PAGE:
A Dad's Guide to Pregnancy

Teacher meeting a family expecting a baby

Walk down the street in a busy city and you’ll see fathers with tiny babies in carriers or strollers.

Fathers are becoming more actively involved with their children from the youngest ages, but that doesn’t mean it is always easy. And being actively involved in pregnancy can be even more challenging for dads than being involved after the little one is born.

Pregnancy can still seem like it is all about the mom, but it is so important for dads to be part of the experience. Of course, the physical aspects of pregnancy are experienced only by the mom, but there is more to pregnancy than the physical part. There is also emotional preparation that happens during pregnancy which is important for dads to be part of.

A Dad’s Guide to Pregnancy

  • Prepare emotionally: It's just as important for dads as it is for moms to be emotionally ready when having a baby. During the nine months of pregnancy, dads have time to read about babies and what to expect, especially if being around young children will be a new experience. Engage in all parts of the pregnancy including accompanying your partner on doctor’s visits; shopping for baby items; helping to paint or decorate the baby’s room; setting up the crib; talking about names, etc. The more engaged you are in the process, the more a part of things you will feel.
  • Work together: Sometimes the best laid plans for equality in relationships go by the wayside. This is a good time to re-evaluate the division of labor in your household. Even when both adults work outside the home, surveys show that the majority of household work is still done by females. Adding a baby to your home will mean a significant increase in responsibilities (as well as joys). Take some time during pregnancy to discuss with your partner how you think things will change and talk about how you might meet those new expectations. In some cases, you’ll need to adjust responsibilities more quickly to help during pregnancy. While many pregnant women feel great, some experience challenges that may limit what they can physically do and may require you to take on more before the baby’s birth.
  • Check your employee benefits: Many companies offer paternity leave for new dads. Is this a benefit at your company? If so, how long is it? What are the policies around time off for prenatal visits? Fully research your options.
  • Talk about your worries: We think of pregnancy as a happy time, but many dads find that it brings on concerns about finances (particularly if you are moving from two paychecks to one); about the baby’s and mother’s health; about how you will handle the new responsibilities and on and on. Talk with your partner about your worries. You may also want to talk to other new dads about any tips about having a baby. Reaching out for help and support is a sign of strength.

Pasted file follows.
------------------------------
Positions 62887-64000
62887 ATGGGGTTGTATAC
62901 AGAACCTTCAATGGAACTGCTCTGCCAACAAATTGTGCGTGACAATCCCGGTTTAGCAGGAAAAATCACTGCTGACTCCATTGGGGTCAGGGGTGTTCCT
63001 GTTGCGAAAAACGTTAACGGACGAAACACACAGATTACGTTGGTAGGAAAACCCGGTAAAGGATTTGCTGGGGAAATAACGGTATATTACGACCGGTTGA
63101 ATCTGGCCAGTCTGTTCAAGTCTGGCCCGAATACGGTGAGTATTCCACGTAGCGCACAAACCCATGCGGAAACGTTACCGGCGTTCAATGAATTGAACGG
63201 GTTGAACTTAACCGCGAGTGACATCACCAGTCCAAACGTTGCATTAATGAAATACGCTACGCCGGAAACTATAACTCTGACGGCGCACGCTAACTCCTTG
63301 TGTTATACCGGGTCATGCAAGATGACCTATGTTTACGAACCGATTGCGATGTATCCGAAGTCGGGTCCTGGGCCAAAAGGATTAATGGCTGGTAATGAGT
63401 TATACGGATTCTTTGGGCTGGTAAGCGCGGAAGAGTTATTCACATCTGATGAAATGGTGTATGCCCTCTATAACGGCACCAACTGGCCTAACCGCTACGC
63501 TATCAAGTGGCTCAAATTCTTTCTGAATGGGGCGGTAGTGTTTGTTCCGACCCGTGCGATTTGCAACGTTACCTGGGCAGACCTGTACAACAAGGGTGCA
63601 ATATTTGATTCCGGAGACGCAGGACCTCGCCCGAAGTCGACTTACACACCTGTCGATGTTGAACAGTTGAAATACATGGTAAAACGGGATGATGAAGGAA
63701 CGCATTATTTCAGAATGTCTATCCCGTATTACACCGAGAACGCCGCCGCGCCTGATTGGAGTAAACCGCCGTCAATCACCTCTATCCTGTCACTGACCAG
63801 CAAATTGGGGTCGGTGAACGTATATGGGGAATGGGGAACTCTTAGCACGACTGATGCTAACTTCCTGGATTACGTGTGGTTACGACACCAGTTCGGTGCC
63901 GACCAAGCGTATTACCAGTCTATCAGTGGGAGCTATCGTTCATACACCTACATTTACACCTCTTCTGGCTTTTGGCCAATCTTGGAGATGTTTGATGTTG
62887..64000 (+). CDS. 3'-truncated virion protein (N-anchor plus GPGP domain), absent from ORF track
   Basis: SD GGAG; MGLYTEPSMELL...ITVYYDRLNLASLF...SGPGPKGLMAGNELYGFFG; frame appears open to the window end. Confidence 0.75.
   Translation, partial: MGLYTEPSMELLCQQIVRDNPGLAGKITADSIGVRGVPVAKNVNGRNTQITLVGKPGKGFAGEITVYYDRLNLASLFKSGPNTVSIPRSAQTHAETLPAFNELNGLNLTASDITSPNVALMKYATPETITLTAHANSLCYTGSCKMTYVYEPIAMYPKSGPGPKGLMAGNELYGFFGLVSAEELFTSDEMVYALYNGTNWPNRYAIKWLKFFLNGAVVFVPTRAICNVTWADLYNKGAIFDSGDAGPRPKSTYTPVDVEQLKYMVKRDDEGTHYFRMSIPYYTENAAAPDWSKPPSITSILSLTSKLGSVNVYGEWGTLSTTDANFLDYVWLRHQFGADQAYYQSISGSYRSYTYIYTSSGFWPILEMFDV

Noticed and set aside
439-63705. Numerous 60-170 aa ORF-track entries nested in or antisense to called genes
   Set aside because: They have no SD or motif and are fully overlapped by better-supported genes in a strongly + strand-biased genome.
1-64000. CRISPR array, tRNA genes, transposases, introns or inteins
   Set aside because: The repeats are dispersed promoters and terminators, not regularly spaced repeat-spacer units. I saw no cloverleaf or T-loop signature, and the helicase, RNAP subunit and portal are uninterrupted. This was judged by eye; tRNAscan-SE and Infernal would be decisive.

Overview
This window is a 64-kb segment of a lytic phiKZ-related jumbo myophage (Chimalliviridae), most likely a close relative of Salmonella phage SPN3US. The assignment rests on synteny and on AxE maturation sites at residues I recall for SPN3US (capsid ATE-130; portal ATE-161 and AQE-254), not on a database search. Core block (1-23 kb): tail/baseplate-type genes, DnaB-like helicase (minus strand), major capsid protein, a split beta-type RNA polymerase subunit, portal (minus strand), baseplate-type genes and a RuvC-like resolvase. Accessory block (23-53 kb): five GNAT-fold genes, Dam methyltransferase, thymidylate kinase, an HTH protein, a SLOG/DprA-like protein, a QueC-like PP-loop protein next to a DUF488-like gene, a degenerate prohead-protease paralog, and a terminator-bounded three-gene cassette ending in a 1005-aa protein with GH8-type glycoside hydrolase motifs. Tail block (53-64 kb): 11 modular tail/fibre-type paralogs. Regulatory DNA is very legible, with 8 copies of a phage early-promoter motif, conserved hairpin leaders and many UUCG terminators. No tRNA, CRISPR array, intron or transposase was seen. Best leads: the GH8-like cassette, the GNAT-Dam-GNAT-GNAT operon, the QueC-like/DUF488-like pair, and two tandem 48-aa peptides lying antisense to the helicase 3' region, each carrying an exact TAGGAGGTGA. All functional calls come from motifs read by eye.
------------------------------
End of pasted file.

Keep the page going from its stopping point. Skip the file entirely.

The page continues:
• Stay healthy together: You can support the health of your pregnant partner and your baby- to-be by cooking and eating healthy meals together and exercising together (take walks or do yoga, etc. per doctor’s recommendations) throughout the pregnancy.
  • Be proactive: Because the physical demands fall on moms, your partner may especially appreciate if you are proactive in offering help around your home and/or any help related to the pregnancy or with preparing for the baby. Don’t wait to be asked, and look for places you can make a difference.
  • Planning for the birth: There is a lot to consider about the birth itself. Will your baby be born in a hospital or birth center or birthing room? Who will be present? What role will you play? Attending child birth classes together does a lot to help answer your questions and feel more ready for the big day.
  • Be present: Sometimes your physical and emotional presence is all that is needed to help share the pregnancy.
Don’t settle for minimal involvement in this big family milestone. Become engaged and reap the full benefits of this very important time in your life and that of your family. And don’t be hard on yourself for what you can’t do. Each busy father-to-be has to figure out what works for his schedule and that of his family. Celebrate what you can do and strive to make as many key milestones as possible.

Talking Fatherhood with Dads

If you're looking for more information on this topic, listen to the millennial dad episode of the Work-Life Equation. Our very candid panel of modern working dads talk about stepping up as parents, dance classes on football Sunday, sharing the load with mom, redefining self-care, and “embracing the poop” in a job that’s harder – and more fun – than they ever imagined.

Teacher meeting a family expecting a baby